The Ricoh company’s GXR removable lens series now has a latest addition to the stable – the P10, with a 28-300 lens. It is a 10 mega pixel camera with a 10.7 X zoom capability. This 10-10 combination requires a GXR unit to function, and can be interchanged with an A12 or S10 unit as well.

Camera Review: Ricoh GXR P10

1. Value

The P10 could seem considerably expensive at 500 Pounds, given the fact that it is not a stand alone and complete unit on its own. The price was an issue with the predecessor models and price is still an issue with the P10. In fact the price is twice that of the Ricoh CX3, and the CX3 has the exact same specifications! On the other hand if you already have a GXR body and sensor, it may make sense for you to look at the P10. The P10 alone would cost you 300 Pounds, which is still a good fifty pounds more than the CX3. We must mention here that the price factor alone does not by any means define the quality of a camera, but you cannot argue with the fact that it plays a huge role when you are selecting a new buy. So, Im afraid we cannot give the P10 too many brownie points where value for money is concerned.

2. Features

The S10 sensor and the P10 both have a similar MP rating, but the actual size of the P10’s sensor is marginally smaller. The burst mode on the camera is impressive to say the least, having a capability of 5 frames per second in the RAW mode, and 120 FPS in VGA quality. Unfortunately the AF cannot cope with this fast speed. We liked the fact that you can get complete manual controls with the top dial alone, and the custom settings are pretty impressive as well. The fact that the menu settings remain on the LCD for a while AFTER you have altered a setting is annoying as it disturbs the view. The P10 offers HD movie recording at 720p resolution and and also a shift based vibration reduction feature. The predecessors of the P10 needed improvement with AF and this is hugely improved in this current version, and is good to use. It also has a hot shoe option, and a bayonet mount for interchangeable lenses.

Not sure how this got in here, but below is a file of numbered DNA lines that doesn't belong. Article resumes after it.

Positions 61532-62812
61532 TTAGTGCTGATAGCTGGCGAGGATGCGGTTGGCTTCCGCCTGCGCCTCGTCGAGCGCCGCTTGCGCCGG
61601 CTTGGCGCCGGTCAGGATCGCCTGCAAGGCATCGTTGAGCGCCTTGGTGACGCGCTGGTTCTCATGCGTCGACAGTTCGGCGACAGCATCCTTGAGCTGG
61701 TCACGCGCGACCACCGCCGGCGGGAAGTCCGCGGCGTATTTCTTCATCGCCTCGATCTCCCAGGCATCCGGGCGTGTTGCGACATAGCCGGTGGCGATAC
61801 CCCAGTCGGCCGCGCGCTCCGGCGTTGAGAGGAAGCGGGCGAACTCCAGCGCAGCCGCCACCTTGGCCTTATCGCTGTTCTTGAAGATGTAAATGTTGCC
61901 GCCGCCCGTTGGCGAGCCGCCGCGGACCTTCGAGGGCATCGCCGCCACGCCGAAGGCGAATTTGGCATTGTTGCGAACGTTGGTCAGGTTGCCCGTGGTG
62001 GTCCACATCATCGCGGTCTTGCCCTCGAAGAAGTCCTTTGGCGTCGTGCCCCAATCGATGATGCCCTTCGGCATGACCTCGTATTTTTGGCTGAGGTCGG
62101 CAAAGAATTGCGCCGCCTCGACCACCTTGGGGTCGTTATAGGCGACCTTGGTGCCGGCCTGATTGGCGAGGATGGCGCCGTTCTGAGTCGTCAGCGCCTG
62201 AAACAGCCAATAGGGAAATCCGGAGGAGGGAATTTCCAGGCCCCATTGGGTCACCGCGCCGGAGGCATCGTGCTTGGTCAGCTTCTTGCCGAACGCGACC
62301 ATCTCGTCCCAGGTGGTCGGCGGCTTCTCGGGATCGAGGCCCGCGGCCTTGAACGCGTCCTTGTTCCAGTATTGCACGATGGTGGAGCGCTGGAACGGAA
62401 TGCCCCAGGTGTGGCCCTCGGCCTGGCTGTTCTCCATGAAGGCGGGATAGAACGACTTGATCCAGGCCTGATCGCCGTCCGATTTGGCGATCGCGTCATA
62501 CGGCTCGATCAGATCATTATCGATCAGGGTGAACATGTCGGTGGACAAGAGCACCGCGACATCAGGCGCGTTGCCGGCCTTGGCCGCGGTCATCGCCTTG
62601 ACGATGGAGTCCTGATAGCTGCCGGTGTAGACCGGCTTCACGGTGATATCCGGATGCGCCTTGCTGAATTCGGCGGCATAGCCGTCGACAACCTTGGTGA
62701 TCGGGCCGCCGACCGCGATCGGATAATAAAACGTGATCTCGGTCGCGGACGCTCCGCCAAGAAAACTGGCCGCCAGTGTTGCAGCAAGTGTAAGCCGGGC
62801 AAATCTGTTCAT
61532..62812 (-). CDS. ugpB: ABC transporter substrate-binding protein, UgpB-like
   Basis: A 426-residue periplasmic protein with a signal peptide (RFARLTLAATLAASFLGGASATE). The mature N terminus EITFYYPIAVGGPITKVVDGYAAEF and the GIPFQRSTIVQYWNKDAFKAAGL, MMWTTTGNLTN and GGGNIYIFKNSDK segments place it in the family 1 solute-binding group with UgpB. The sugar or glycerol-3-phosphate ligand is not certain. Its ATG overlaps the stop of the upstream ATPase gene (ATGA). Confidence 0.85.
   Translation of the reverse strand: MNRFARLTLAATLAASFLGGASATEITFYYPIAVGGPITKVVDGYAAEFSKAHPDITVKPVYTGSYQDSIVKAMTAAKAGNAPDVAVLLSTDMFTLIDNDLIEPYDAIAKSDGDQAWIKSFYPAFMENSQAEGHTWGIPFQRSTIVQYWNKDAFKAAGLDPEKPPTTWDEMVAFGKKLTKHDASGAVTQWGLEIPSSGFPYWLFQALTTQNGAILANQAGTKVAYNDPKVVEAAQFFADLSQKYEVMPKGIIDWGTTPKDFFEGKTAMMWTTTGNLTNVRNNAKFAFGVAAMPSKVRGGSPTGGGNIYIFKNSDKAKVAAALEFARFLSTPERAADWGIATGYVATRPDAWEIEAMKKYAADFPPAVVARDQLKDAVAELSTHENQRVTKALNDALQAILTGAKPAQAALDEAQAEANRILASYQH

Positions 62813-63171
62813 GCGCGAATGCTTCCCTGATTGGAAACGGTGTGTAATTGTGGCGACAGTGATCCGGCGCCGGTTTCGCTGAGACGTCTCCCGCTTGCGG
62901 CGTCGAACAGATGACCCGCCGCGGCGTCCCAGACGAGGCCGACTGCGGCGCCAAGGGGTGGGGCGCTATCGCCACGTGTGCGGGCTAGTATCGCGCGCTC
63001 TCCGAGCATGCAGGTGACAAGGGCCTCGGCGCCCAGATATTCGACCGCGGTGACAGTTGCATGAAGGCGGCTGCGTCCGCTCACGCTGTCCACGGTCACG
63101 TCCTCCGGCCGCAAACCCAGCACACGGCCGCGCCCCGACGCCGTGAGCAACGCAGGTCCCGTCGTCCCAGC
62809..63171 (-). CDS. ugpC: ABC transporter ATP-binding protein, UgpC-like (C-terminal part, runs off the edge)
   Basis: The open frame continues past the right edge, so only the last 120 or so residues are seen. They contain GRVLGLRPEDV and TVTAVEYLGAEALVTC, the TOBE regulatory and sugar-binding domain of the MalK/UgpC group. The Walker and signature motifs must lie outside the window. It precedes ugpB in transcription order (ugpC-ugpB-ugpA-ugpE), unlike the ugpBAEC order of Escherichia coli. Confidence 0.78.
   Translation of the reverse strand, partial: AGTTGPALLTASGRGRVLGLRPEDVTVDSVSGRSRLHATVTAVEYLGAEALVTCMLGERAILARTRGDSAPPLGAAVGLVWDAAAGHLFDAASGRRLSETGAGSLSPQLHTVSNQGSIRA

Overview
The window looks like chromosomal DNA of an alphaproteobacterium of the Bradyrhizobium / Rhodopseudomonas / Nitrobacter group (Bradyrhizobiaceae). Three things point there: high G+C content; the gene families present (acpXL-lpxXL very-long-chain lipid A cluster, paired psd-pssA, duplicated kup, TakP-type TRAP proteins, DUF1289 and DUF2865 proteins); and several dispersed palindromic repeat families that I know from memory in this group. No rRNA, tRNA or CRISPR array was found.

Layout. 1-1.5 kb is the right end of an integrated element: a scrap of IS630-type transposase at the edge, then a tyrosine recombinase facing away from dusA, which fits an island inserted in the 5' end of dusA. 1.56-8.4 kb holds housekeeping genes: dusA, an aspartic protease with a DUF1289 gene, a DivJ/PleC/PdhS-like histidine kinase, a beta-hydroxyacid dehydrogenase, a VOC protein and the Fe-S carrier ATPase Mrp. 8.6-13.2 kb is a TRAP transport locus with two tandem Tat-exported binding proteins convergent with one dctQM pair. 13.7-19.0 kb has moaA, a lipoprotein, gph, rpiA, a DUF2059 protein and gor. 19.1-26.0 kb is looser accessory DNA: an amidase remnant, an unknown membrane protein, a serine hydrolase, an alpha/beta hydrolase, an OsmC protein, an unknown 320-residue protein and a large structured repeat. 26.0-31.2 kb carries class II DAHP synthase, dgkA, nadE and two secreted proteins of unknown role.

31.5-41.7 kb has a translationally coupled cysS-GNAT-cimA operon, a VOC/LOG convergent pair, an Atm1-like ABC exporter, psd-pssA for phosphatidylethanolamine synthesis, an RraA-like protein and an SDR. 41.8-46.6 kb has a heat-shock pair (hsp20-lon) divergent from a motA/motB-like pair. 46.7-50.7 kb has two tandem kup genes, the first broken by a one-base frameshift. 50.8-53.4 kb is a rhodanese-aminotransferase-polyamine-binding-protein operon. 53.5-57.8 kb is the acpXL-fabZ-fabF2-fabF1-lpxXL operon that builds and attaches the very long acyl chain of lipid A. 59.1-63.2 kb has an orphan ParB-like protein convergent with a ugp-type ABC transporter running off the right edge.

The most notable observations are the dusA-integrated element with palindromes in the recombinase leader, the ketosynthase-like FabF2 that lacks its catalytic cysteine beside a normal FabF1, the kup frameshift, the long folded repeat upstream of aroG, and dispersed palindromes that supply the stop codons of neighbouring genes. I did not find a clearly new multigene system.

3. Image Quality

The P10 produces excellent images, with good color and depth. Auto Exposure can tend to underexpose the images a little. Like the CX3, the P10’s macro mode can help produce some pretty stunning images. For low light conditions, the P10 allows custom pixel smoothening effects. Without fine tuning the smoothening settings the image quality drops rapidly after the ISO 800 mark.

4. Verdict

The P10 is vastly improved over its predecessor models. It produces good quality images. AF can be sticky at the top end of the zoom. At 500 Pounds, we would question the success of the P10.

Posted by brantwilson

Brant Wilson is a staff writer for the DesignMag network. Brant enjoys all things design and development, dogs, and candy. Brant is passionate about training freelancers. Learn how you can earn $125+ freelancing. Start learning for free now! Connect with Brant on google+

Leave a reply

Your email address will not be published.